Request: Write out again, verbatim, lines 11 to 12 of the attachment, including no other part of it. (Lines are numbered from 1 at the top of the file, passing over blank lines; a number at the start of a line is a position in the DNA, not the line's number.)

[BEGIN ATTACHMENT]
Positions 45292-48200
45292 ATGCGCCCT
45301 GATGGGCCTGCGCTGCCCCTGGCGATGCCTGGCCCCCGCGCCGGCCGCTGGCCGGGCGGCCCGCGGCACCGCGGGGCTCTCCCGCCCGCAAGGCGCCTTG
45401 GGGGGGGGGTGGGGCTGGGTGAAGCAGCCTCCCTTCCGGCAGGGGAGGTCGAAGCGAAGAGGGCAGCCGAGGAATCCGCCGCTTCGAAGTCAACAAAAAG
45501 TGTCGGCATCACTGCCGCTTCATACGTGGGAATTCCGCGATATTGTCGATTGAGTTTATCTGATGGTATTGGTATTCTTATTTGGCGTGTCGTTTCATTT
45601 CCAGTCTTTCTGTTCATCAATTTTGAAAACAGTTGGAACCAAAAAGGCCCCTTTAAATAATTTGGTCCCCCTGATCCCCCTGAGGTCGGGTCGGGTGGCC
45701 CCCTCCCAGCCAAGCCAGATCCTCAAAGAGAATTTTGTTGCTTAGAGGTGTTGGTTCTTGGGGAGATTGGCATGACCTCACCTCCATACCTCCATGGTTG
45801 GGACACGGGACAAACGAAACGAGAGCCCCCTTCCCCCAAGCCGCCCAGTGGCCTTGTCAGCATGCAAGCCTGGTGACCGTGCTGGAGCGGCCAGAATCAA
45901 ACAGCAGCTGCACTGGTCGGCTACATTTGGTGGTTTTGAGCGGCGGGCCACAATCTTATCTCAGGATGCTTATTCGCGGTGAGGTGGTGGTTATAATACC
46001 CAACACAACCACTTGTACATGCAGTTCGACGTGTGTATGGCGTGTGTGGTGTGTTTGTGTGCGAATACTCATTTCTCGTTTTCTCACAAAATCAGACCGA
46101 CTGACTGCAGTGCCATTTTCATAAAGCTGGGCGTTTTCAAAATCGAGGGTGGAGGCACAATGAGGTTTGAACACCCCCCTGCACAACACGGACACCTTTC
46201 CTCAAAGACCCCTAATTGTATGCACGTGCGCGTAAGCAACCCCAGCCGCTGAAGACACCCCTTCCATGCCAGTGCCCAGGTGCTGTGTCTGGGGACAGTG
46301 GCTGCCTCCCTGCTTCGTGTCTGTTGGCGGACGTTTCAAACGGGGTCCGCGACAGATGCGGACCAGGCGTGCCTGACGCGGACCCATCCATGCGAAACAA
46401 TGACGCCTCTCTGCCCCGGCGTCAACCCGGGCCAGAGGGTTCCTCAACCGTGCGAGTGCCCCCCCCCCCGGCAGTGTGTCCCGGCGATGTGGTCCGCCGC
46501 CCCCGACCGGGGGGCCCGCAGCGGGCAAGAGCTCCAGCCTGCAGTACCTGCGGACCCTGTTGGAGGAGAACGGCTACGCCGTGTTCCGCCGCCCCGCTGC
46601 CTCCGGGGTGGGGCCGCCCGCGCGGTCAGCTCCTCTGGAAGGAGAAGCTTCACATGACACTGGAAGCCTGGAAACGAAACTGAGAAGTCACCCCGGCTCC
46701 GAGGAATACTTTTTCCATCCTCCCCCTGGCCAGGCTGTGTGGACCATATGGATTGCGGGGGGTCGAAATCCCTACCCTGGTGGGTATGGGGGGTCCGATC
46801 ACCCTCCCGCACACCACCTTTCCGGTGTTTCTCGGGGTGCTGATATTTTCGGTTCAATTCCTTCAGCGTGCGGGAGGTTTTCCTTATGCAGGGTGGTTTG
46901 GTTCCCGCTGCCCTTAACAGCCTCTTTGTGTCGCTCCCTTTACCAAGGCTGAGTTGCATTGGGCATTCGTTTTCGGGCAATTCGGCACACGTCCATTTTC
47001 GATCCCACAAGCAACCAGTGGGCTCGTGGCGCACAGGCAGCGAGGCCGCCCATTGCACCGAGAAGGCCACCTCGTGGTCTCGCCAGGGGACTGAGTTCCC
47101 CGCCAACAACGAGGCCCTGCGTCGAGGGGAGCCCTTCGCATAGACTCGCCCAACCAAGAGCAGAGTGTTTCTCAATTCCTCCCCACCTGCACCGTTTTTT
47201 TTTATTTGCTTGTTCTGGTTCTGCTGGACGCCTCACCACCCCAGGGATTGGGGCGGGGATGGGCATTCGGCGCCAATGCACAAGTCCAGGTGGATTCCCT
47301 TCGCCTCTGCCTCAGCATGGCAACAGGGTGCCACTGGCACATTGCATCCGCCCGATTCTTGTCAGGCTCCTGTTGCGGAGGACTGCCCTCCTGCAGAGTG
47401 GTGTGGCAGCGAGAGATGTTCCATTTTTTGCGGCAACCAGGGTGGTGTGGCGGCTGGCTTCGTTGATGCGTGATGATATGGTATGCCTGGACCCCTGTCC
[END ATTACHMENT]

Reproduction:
46101 CTGACTGCAGTGCCATTTTCATAAAGCTGGGCGTTTTCAAAATCGAGGGTGGAGGCACAATGAGGTTTGAACACCCCCCTGCACAACACGGACACCTTTC
46201 CTCAAAGACCCCTAATTGTATGCACGTGCGCGTAAGCAACCCCAGCCGCTGAAGACACCCCTTCCATGCCAGTGCCCAGGTGCTGTGTCTGGGGACAGTG